TwentyTen is the prince, not the step-child

TwentyTen-Newsletter

TwentyTen-Newsletter

Since last year I’ve been doing more and more theme customization. For much of 2010 it was modifying various themes to do things users wanted that weren’t supported by the theme. Things like move the navigation, additional widget areas, etc. It requires reverse engineering the theme designers work to get there. I’ve worked with some pretty good designs, and I’ve worked with some really horrible ones.

If the theme only has eye candy, and it’s structure isn’t setup for good SEO the theme can look great and kill you in the SERPs.

Design with a Mature Database

Some theme designers I’m sure work only with the bare bones install of WP. One post, One page, One comment. It looks great, then you try and use it on your site with 20 categories 15 pages, 300 posts and suddenly the theme is broken and looks horrible.

If you are going to work on modifying a theme do it on a mature database.  For all my clients I make a mirror copy of their database them I start making tweaks to the theme.

TwentyTen new heir to the WP default thrown

Then along came TwentyTen the new default theme for WordPress.  I liked it the first time I saw it.  I started to look at the structure and most of all the notation in the theme files themselves.  This is one well documented theme.  There are notes everywhere and it is really well designed.  My definition of a well designed theme is flexibility.   TwentyTen, unlike so many themes, is extremely flexible.  I can, in most cases with a few css changes make TwentyTen take almost any shape.

Therefore, I decided after a month of testing, modifying and putting it through it’s paces it would from now on be my design platform of choice.

Why?

  1. It is the best supported theme in WordPress since it is the default theme
  2. It is always up to date, when WP makes a change, adds new features, whatever, TwentyTen had those features built in
  3. Creating a child theme for TwentyTen is about the easiest thing I’ve ever done with WP
  4. There is a ton of support for TwentyTen and TwentyTen child themes.  Lot’s of developers and hackers are writing about it
  5. As mentioned above, it is flexible, well documented, and quick to configure and change

But it’s the default theme

Here is where the bias against the “default” theme comes in.  “If it’s free it can’t be all that good.”  The reasoning goes, “I have to buy a premium theme to get a good theme”  Not so, this is where TwentyTen is a game changer.  TwentyTen is as good or better than 90% of the premium theme’s I see.  Better yet, because it is so good, premium themes have had to get better.  TwentyTen raised the bar, not just a little, it raised it a LOT!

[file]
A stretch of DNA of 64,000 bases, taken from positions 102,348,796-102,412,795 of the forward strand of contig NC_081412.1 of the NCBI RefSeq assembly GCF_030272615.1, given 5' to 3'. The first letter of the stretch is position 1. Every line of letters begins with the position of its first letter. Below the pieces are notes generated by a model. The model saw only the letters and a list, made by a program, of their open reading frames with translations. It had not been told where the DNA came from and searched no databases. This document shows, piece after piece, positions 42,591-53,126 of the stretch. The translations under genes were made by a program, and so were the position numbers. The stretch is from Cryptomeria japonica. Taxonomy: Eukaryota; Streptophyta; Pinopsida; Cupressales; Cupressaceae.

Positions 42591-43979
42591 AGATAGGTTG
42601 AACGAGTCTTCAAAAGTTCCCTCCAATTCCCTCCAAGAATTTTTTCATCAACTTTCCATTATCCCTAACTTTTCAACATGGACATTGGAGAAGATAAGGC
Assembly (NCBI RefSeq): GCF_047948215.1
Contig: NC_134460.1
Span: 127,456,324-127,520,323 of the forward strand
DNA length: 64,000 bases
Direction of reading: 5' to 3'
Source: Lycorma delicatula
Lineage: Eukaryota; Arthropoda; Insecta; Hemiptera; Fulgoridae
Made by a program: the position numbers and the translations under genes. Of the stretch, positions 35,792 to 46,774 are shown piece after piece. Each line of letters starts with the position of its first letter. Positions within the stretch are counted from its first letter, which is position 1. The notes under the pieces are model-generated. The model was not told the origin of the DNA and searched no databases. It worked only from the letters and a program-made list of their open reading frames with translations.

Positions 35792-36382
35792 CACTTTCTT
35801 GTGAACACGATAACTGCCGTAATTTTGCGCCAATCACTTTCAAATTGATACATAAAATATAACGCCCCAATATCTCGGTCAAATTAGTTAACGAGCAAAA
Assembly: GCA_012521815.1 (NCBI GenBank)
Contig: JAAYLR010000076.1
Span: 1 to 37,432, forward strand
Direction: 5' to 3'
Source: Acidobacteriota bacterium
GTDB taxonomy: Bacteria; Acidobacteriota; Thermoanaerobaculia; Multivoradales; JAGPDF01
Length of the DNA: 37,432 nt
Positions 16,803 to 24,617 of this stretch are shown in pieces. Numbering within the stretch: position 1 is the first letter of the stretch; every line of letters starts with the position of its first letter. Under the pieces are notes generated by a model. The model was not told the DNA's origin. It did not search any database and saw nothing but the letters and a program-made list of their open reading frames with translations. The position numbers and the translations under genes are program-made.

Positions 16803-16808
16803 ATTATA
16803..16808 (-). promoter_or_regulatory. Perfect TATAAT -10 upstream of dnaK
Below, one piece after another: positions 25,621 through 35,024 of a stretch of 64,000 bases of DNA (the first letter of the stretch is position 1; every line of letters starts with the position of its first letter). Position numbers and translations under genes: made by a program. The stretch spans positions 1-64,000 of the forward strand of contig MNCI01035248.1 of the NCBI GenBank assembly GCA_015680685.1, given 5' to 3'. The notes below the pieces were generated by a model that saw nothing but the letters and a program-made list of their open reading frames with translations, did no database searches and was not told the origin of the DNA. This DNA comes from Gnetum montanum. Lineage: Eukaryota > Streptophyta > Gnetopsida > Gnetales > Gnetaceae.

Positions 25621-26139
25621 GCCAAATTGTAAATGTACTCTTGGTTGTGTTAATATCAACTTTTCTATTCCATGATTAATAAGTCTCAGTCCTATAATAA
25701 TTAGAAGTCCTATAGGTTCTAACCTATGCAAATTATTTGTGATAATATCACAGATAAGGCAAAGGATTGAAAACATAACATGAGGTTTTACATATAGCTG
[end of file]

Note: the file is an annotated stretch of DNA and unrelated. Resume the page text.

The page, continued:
Premium themes now have to add things like “sliders”  Oh geez, don’t get me started.  Custom post types, integrated functionality that is unique to make it worth a premium theme.

TwentyTen, the Prince

TwentyTen is the Rodney Dangerfield of WP themes.  It doesn’t get the respect it deserves.  I’ve created about a dozen different layouts and looks with TwentyTen as the foundation.  Everyday I think of new ways to tweak it, integrate new plugins directly into the child themes, new widget areas, layouts, color schemes, etc.

This week when WP 3.1 came out, TwentyTen was quietly updated to version 1.2 as well.  The new post type formats were built in.  I’ve yet to try them, I’ve been busy with 3.1 installs and updates.   But, I know whatever new functionality there is, I have it in the child themes already.  I know it is well documented and plays well with 3.1.  And all my clients using these TwentyTen Child themes, get that new functionality right away.

TwentyTen deserves consideration if you are adding a new site or thinking of making a theme change.


Are you using TwentyTen or a TwentyTen child theme? Do you like it?
If you have a unique TwentyTen child theme on your site, share it, (free backlink)
Any reasons you wouldn’t consider TwentyTen?

Comments

  1. I am finding that the more simple theme the better. I am using a theme on some of my wordpress blog sites that is much like this theme. Clean and easy to navigate.